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The foreclosure crisis taught us that even the most routine and common of tasks can be the source of major problems when not handled properly. In fact, failure to treat the common assignment with sufficient care has cost some companies millions of dollars and even caused some to go out of business.

What follows are six essential considerations for servicers that must undertake these tasks or assign them to outside service providers:

 

1. Know what has come before

Except in cases where the servicer’s own affiliated loan origination company wrote the loan - and sometimes not even then - the servicer should not rely solely on its own files as a source of information about the chain of title.

If the loan was transferred even once during its history, any document the servicer inserts into the public record could create a break in the chain that could later be exploited by the borrower’s attorney in a future legal proceeding. In some cases, the chain may already be broken and should be corrected long before the borrower experiences any difficulties that put the loan’s repayment in jeopardy.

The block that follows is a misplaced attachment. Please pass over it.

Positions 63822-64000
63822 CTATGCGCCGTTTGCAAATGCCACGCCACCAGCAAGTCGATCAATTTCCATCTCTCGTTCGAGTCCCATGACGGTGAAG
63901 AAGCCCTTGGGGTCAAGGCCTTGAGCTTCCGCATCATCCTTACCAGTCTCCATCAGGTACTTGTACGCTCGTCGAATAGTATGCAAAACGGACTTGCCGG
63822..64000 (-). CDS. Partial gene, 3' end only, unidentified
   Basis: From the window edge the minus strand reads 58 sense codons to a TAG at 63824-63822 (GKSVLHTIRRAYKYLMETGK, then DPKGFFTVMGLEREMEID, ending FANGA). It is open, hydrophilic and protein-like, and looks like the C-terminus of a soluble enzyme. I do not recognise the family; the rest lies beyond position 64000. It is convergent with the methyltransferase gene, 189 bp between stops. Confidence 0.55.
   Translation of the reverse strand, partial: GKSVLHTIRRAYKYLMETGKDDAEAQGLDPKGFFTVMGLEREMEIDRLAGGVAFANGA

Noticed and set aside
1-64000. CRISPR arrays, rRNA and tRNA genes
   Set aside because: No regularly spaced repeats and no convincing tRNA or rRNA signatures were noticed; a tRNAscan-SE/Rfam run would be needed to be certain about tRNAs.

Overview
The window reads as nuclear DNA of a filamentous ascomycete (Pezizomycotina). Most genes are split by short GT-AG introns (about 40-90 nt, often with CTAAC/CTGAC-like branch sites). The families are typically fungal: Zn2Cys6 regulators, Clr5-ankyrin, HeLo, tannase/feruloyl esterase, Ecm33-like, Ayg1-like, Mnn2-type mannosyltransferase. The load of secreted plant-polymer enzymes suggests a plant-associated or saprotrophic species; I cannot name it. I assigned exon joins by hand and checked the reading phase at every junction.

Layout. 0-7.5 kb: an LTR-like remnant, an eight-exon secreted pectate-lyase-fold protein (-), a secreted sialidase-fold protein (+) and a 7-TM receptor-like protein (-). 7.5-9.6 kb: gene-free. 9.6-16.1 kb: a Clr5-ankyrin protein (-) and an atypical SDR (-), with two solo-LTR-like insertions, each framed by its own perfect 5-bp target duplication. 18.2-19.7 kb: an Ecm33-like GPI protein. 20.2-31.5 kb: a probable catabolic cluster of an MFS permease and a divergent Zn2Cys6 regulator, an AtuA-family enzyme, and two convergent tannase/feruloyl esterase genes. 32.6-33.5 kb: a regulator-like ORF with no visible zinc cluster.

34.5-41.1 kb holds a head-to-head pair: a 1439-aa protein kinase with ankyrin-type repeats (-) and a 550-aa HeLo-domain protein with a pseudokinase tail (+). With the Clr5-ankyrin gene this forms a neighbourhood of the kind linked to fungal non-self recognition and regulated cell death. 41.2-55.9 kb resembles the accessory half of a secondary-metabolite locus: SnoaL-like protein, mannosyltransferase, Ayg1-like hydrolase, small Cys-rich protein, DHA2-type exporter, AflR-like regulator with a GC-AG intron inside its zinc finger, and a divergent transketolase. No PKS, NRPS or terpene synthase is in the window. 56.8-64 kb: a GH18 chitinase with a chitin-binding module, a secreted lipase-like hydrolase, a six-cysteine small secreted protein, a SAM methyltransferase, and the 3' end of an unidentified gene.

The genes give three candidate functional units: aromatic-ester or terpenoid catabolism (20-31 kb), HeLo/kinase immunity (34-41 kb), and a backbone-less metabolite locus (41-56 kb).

The servicer’s own file is an excellent starting point for the necessary research that goes into creating a complete and accurate assignment. But that is only the beginning. The research may extend outside the enterprise, possibly back to the originator, but almost certainly to the county recorder’s office.

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2. Do not rely on rescissions

As a means of correcting a document that has already been made a part of the public record, rescissions often fall short. In most jurisdictions across the country, it is impossible to “rescind” a document that has been recorded, regardless of whether the county recorder accepts a written rescission or not. This is obviously a serious problem because the servicer may later operate as if the rescission solved the problem when, in fact, it did not.

Instead of filing a rescission, servicers should use a corrective document. In most counties across the country, a corrective document can correct a scrivener’s error or even something incorrectly assigned.